John 19:21 tells us the place where Jesus was buried was right by the place He was Crucified.  We also know this Tomb was originally the tomb Joseph of Arimathea had prepared for himself.  Arimathea is probably a Rama or Ramath of the Hebrew Bible.  Joshua 18:25 and Nehemiah 11:33 places one in the territory of Benjamin, and Judges 19:13 and Isaiah 10:29 seems to place it near Gibea.  Though Judges 4:5 places one near Bethel.  Why would he have a Tomb near Jerusalem?  Well let's get into that.

Zechariah 14:4-5 has lead many Jews to conclude that The Resurrection of The Dead will begin at the Mount of Olives.  I'm not sure why that is, I don't see the Resurrection in that verse.  But because of this many Jews have wanted to be buried on the Mount of Olives.  (Mount of Olives description, from www.goisrael.com, retrieved January 4, 2012.)  And it seems this tendency dates back to before the Time of Christ.  So that makes the Mount of Olives the most likely place for someone like Joseph of Arimathea to have a Tomb built.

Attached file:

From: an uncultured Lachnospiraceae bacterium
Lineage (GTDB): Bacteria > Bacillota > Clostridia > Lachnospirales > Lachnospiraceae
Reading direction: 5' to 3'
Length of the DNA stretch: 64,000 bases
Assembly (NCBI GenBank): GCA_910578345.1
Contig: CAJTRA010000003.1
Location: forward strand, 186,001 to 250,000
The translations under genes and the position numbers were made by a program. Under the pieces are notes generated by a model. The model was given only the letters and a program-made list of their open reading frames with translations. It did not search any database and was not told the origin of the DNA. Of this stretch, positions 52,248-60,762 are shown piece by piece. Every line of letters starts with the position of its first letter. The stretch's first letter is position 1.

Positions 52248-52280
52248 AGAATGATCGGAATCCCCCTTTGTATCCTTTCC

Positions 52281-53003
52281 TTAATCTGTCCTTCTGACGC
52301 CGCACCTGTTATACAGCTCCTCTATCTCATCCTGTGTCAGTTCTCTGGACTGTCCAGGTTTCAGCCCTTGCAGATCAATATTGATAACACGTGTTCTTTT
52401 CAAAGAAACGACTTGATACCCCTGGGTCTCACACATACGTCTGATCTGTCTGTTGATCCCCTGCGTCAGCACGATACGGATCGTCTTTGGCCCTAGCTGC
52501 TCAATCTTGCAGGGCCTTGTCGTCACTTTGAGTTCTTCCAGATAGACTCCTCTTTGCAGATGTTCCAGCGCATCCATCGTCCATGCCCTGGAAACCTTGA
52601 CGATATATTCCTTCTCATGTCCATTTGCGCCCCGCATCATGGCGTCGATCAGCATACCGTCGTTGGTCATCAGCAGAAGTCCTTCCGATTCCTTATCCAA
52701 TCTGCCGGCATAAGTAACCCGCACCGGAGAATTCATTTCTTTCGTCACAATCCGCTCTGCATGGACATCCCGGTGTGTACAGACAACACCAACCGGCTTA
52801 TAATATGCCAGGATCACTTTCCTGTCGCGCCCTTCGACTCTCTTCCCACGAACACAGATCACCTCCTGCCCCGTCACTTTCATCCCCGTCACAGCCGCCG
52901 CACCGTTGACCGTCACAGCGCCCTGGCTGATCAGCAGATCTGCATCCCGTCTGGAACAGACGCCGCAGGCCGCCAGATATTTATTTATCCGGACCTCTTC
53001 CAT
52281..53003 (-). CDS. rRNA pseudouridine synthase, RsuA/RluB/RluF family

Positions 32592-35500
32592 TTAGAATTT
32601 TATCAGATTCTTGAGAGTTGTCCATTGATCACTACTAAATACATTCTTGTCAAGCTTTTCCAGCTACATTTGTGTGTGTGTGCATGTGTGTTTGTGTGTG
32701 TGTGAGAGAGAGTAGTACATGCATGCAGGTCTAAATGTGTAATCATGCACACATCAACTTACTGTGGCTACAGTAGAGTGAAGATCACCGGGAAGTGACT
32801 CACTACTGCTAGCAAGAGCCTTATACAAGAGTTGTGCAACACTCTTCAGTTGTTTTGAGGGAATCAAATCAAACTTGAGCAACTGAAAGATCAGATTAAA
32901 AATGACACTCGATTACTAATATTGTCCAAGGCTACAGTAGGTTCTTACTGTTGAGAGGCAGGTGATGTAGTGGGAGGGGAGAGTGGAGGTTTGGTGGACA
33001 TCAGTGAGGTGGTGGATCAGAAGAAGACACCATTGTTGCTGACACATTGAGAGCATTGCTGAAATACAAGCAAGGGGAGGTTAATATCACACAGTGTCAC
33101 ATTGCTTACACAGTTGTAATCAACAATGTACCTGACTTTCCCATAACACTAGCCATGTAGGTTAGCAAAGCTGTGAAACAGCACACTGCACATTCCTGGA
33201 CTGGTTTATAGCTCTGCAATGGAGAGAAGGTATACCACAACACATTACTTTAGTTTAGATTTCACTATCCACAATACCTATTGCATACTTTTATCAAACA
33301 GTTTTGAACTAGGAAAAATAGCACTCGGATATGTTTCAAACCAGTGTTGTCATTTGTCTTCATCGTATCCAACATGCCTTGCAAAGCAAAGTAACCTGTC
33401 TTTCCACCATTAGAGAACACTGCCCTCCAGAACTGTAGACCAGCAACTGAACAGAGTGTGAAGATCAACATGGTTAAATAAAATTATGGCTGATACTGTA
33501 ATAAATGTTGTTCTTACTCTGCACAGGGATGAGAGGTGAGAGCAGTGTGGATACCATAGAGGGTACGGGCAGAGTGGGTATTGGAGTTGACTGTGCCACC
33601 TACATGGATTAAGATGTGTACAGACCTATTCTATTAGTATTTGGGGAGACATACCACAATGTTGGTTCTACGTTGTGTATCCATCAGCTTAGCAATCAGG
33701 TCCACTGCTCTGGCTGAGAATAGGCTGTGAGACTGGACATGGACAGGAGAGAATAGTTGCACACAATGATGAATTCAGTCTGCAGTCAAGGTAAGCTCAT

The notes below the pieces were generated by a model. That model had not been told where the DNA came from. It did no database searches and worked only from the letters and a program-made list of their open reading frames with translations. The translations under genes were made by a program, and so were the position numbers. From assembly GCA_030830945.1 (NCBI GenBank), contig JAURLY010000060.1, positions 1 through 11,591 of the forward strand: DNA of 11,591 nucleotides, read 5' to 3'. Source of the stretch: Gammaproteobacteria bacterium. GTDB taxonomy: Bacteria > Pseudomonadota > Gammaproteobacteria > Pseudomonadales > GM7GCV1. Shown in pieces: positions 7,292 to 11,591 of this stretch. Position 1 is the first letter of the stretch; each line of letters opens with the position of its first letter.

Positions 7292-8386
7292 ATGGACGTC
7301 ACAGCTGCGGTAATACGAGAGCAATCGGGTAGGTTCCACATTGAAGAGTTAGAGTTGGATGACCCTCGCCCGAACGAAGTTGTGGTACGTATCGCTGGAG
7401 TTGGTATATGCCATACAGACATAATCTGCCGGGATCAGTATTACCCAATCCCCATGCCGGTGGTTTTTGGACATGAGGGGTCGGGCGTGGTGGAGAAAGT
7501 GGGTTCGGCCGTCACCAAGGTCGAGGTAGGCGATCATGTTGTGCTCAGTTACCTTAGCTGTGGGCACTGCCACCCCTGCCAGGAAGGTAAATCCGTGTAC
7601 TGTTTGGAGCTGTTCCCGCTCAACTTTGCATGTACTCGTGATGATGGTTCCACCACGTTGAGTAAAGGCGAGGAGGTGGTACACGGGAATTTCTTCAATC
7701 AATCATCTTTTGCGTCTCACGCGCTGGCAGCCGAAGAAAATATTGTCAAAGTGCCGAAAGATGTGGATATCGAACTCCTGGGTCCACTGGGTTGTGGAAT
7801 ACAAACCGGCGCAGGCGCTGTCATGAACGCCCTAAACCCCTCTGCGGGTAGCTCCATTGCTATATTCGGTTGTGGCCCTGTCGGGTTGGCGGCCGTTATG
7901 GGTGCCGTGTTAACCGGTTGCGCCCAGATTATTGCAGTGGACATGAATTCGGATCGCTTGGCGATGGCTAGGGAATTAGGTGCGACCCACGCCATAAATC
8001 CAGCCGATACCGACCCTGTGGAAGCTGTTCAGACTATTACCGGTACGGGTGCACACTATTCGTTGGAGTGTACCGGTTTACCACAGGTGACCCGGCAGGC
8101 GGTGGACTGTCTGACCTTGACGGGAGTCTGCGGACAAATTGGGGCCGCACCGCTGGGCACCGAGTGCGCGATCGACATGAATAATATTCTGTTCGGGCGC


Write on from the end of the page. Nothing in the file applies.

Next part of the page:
I've also been exploring on this blog the idea that most of Zechariah 12-14 was fulfilled from 30-70 AD.  What if the Earthquake caused by The Messiah standing on the Mont of Olives is either the Earthquake associated with the Death of Jesus, or the one that rolled the Stone away at His Resurrection?

That would mean the Resurrection did begin there, first with Jesus but then also as Matthew 27:51-53 says many others who's tombs were split open by that Earthquake soon after.  Which I feel ties into Daniel 12, the only other passage on the Resurrection that says "many" rather then all.

The Biblical designation "Mount of Corruption", or in Hebrew Har HaMashchit (I Kings 11:7–8), derives from the idol worship there, begun by King Solomon building altars to the gods of his Moabite and Ammonite wives on the southern peak, "on the mountain which is before (east of) Jerusalem" (1 Kings 11:7), just outside the limits of the holy city. This site was known for idol worship throughout the First Temple period, until king of Judah, Josiah, finally destroyed "the high places that were before Jerusalem, to the right of Har HaMashchit..."(II Kings 23:13)

Ezekiel 11:23 says "And the glory of Yahuah went up from the midst of the city, and stood upon the mountain which is on the east side of the city.".  That would be the Mount of Olives.